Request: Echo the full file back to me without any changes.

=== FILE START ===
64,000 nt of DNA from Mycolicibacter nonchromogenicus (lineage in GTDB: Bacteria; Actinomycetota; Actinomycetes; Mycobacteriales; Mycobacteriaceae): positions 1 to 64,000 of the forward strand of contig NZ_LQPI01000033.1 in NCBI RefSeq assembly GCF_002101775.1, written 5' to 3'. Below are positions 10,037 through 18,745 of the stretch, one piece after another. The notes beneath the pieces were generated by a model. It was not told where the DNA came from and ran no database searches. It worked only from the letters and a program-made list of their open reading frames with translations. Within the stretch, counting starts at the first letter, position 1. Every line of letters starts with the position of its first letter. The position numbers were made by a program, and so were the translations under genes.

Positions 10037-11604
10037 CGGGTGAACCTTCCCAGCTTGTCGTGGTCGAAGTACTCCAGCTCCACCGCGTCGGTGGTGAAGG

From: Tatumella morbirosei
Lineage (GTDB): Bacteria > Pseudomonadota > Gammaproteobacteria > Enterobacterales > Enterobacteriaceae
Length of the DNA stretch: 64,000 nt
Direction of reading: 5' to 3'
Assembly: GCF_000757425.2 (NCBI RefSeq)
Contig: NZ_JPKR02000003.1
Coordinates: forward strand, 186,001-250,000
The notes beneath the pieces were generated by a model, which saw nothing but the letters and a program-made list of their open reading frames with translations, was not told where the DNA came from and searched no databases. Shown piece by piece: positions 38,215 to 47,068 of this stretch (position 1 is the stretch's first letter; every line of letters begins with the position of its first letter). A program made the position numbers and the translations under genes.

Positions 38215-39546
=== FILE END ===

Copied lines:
64,000 nt of DNA from Mycolicibacter nonchromogenicus (lineage in GTDB: Bacteria; Actinomycetota; Actinomycetes; Mycobacteriales; Mycobacteriaceae): positions 1 to 64,000 of the forward strand of contig NZ_LQPI01000033.1 in NCBI RefSeq assembly GCF_002101775.1, written 5' to 3'. Below are positions 10,037 through 18,745 of the stretch, one piece after another. The notes beneath the pieces were generated by a model. It was not told where the DNA came from and ran no database searches. It worked only from the letters and a program-made list of their open reading frames with translations. Within the stretch, counting starts at the first letter, position 1. Every line of letters starts with the position of its first letter. The position numbers were made by a program, and so were the translations under genes.

Positions 10037-11604
10037 CGGGTGAACCTTCCCAGCTTGTCGTGGTCGAAGTACTCCAGCTCCACCGCGTCGGTGGTGAAGG

From: Tatumella morbirosei
Lineage (GTDB): Bacteria > Pseudomonadota > Gammaproteobacteria > Enterobacterales > Enterobacteriaceae
Length of the DNA stretch: 64,000 nt
Direction of reading: 5' to 3'
Assembly: GCF_000757425.2 (NCBI RefSeq)
Contig: NZ_JPKR02000003.1
Coordinates: forward strand, 186,001-250,000
The notes beneath the pieces were generated by a model, which saw nothing but the letters and a program-made list of their open reading frames with translations, was not told where the DNA came from and searched no databases. Shown piece by piece: positions 38,215 to 47,068 of this stretch (position 1 is the stretch's first letter; every line of letters begins with the position of its first letter). A program made the position numbers and the translations under genes.

Positions 38215-39546